A high school friend’s baby shower is this weekend. The baby girl has already arrived so I’m able to customize her wrapping paper with colours and letters. Honestly, the colours could have been anything (boy babies and girl babies are basically blobs who like anything new).
This is a fun project you can do on your own or with kids (just make sure a grown-up helps with the stamp cutting!). From start to finish (not including dry time) this took me less than an hour. Clean up is easy too. Wash your brush and rinse the paint from your potatoes. The potatoes can go into the compost.
- Plain paper – I used some brown wrapping paper from Ikea ($1.99 for 26 feet)
- Sweet potato or regular potato for your stamper
- Cutting board
- Sharp knife
- Cardboard or plastic lid for paint mixing and stamp dipping
- Painters tape
- Assortment of acrylic paints
- A marker you are okay to ruin
How to make custom printed gift wrap
1. Trace your stamp shapes on your potato. For my pattern I drew a heart and the letter E (baby’s first name starts with E).
2. Using your knife, cut around your shape. You can cut all the way down for one long stamp or you can leave some of the excess potato, which is what I did. I cut a notch in the top of each stamp so I knew what the top was when I was stamping. It wasn’t totally necessary for this pattern because I went in every direction with the stamps.
3. Cut your paper and tape it down. I used painter’s tape on the corners because the tape won’t tear the paper. You could use masking or scotch tape too. I’d steer clear of duct tape. Make sure you cut more paper than you need for wrapping so you don’t end up short!
4. Mix your paints. You can use the colours that come out of the tube or you can mix them up to create your own custom colours. I wanted my hearts to be pastel colours so I added white to fuchsia, purple, and yellow. The “E” was going to be a metallic copper so I just used it straight from the tube. You can mix your colours with your brush or a palette knife if you have one.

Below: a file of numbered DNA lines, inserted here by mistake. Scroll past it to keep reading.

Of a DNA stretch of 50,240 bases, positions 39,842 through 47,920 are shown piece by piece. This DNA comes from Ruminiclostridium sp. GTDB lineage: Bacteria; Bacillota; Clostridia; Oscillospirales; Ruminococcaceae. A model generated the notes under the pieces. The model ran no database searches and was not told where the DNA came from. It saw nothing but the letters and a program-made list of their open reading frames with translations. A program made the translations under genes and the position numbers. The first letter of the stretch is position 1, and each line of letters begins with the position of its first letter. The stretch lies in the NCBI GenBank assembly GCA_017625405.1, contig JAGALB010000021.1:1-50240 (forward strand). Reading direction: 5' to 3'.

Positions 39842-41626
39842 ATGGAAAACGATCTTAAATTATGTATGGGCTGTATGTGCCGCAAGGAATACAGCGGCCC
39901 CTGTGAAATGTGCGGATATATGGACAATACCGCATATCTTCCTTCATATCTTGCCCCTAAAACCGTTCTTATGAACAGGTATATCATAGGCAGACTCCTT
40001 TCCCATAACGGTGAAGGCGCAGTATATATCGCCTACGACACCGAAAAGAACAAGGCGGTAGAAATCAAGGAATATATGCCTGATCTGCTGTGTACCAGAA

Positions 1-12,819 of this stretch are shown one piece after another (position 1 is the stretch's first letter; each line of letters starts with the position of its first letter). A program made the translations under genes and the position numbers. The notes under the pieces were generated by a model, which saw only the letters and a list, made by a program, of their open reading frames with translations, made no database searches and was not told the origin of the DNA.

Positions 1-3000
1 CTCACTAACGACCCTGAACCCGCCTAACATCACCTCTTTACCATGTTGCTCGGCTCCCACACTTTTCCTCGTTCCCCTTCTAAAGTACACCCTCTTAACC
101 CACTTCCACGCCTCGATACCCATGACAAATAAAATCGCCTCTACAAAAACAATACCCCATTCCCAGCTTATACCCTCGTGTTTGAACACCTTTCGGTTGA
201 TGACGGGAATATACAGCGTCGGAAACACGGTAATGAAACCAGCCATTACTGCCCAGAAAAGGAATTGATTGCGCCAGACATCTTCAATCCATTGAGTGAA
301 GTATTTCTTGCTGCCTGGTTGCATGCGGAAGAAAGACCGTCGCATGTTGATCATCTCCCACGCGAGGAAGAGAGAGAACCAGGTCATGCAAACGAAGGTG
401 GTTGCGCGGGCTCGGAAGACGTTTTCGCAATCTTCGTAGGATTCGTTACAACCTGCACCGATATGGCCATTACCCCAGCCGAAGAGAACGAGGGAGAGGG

5. Dip your stamp into your first colour. You can dip it directly into your paint or you can paint the stamp with a brush. For my hearts I did a direct dip. When it came time to stamp the “E” I ended up using the brush. The small spaces on either side of the middle bar of the “E” held a lot of excess paint and caused some blobs. Don’t get too much paint on your stamp otherwise you’ll lose the shape and it will look sloppy.
6. Stamp your gift wrap. Start very carefully so you get a feel for how your stamp works. You can even cut a piece of practice paper or use some scrap paper from your recycling bin as a tester. Don’t smoosh your stamp around or you’ll lose your shape. I found that having a small amount of paint thinly spread over the stamp worked best. This gives it a rustic, home-made look. Perfectly imperfect. 🙂
7. Let your paint dry for at least one hour. If you have areas where the paint was a bit thicker, you might need to let it dry longer. A gentle touch with your finger will tell you if your paint is dry.
8. Wrap your gift!